The costs of IRB are likely to be high. Often, these costs can be accurately estimated at the start of the project. However, the capital benefits are less certain because they do not become clear until the models have been developed. This situation presents inevitable difficulties in the decision-making process to implement IRB.
However, it is possible to split the project into phases and reassess the benefits after each stage. This allows for the capital required under IRB to be gradually refined, so decisions around when and how to continue to the next stage of the project can be based on realistic cost expectations. This prevents wastage if, at any point, the decision to transition to IRB is changed. Instead, work done up to that point can be put to use in improving IFRS 9 models, ICAAP processes and data governance, for example.
An IRB project takes at least three years to get approval and begin to achieve the expected capital benefit. And this is a minimum timeframe – regulatory challenges can further delay a project’s successful completion. Persuading a business to incur upfront costs for long-term benefits, rather than those immediately apparent, can be difficult.
The six benefits of transitioning to IRB
So, with those difficulties to overcome, what are the main attractions of transitioning to IRB?
1. Capital saving
This is the most obvious benefit of making the move to IRB. Capital savings are generally large although the benefit is likely to be impacted by the capital reforms outlined in BCBS 424.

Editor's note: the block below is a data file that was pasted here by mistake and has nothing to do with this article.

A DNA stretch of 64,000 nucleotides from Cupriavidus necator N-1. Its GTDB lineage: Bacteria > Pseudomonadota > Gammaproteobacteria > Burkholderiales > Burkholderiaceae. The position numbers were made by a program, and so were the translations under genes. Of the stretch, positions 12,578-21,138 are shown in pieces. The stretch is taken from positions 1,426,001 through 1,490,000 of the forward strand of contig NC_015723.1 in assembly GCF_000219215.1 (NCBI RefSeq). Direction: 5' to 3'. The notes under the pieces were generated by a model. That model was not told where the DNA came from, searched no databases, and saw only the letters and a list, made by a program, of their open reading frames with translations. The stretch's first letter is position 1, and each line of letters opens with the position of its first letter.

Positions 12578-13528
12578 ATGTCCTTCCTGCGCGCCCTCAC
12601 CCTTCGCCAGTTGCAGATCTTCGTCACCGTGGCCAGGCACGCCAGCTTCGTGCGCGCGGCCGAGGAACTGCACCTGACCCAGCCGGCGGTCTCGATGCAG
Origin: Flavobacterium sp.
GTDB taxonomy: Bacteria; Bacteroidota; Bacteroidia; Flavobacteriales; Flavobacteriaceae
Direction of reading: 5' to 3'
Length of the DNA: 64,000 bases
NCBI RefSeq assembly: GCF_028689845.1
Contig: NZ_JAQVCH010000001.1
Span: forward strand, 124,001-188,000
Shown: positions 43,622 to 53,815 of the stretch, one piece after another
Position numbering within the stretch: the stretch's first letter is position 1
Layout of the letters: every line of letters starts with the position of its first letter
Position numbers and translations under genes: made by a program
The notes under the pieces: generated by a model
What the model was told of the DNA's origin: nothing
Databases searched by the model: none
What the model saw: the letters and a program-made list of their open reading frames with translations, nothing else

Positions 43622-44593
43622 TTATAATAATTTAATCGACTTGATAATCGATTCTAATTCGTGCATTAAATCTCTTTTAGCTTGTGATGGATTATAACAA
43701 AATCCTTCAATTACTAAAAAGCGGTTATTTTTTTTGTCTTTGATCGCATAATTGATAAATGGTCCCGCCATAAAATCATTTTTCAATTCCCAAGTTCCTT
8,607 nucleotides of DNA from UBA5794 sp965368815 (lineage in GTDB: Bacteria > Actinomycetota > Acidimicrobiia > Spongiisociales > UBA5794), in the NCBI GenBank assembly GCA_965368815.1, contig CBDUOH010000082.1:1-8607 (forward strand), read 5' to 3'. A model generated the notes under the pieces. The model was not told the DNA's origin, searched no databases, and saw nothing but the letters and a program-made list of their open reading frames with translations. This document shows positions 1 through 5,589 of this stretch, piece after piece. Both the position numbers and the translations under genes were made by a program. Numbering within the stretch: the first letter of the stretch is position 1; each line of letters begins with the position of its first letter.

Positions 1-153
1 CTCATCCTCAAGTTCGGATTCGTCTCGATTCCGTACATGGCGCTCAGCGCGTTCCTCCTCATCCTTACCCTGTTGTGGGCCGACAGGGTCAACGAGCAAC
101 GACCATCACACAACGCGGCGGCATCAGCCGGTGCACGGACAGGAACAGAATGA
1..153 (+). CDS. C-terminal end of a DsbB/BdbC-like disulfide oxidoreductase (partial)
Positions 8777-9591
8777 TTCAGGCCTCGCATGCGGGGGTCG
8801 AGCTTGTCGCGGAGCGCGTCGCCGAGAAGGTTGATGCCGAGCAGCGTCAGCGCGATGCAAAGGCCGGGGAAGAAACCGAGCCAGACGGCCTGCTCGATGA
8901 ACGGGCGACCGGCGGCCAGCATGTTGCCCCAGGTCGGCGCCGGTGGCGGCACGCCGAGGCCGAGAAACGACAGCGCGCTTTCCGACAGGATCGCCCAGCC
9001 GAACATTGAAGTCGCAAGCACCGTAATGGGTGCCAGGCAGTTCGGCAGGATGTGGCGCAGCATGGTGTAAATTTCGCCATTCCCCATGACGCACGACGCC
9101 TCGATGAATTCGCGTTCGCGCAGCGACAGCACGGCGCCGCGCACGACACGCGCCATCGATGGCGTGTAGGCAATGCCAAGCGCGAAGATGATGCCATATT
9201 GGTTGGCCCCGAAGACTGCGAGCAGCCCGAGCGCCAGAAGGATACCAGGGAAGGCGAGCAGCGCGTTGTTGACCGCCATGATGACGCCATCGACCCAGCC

2. Improved governance
By achieving IRB, you will implement a better governance structure around modelling and decision-making. That, in turn, will allow you to make better decisions across your organisation, have better models in place, and have fewer risks.
3. Internal expertise
You will develop a better understanding of your risk profile as you go through IRB. You will have to analyse your risk profile in ways you haven’t done before, developing your models and understanding where you need to apply conservatism, as well as understanding where your risk profile will be similar or different to the rest of the industry. Understanding all of that will help you to make better lending decisions in the future.
4. Model and system synergies
As well as similarities with IFRS 9, there are also synergies with stress testing and making lending and management decisions. By bringing these models together, you can achieve significant resource and cost savings from the modelling team and governance processes.
5. Sign of sophistication
Being an IRB bank increases confidence and trust in your ability to manage your risk and your management practices. It shows that you’re a well governed, well run, well organised bank – and that stamp of approval can lead to both reduced funding costs and positive impacts on share prices.
6. Improved data management
As you complete the IRB process, you will have to improve your risk data management and data governance processes. The good data practices that come with transitioning to IRB will help your business benefit such as improving the predictive power of models and the accuracy of reporting.
Seeing the bigger picture
IRB is not simply a capital saving project. It’s about changing the whole way you view models and data within your infrastructure. Yes, the big benefit is a significant capital reduction – but that’s not the way we at Jaywing would envisage starting an IRB project. You need to look at the whole gamut of benefits to understand its full potential, and our experts are able to guide you through each stage of the process with tailored guidance and assistance.
For additional guidance on navigating the challenges and how to benefits from, download our whitepaper.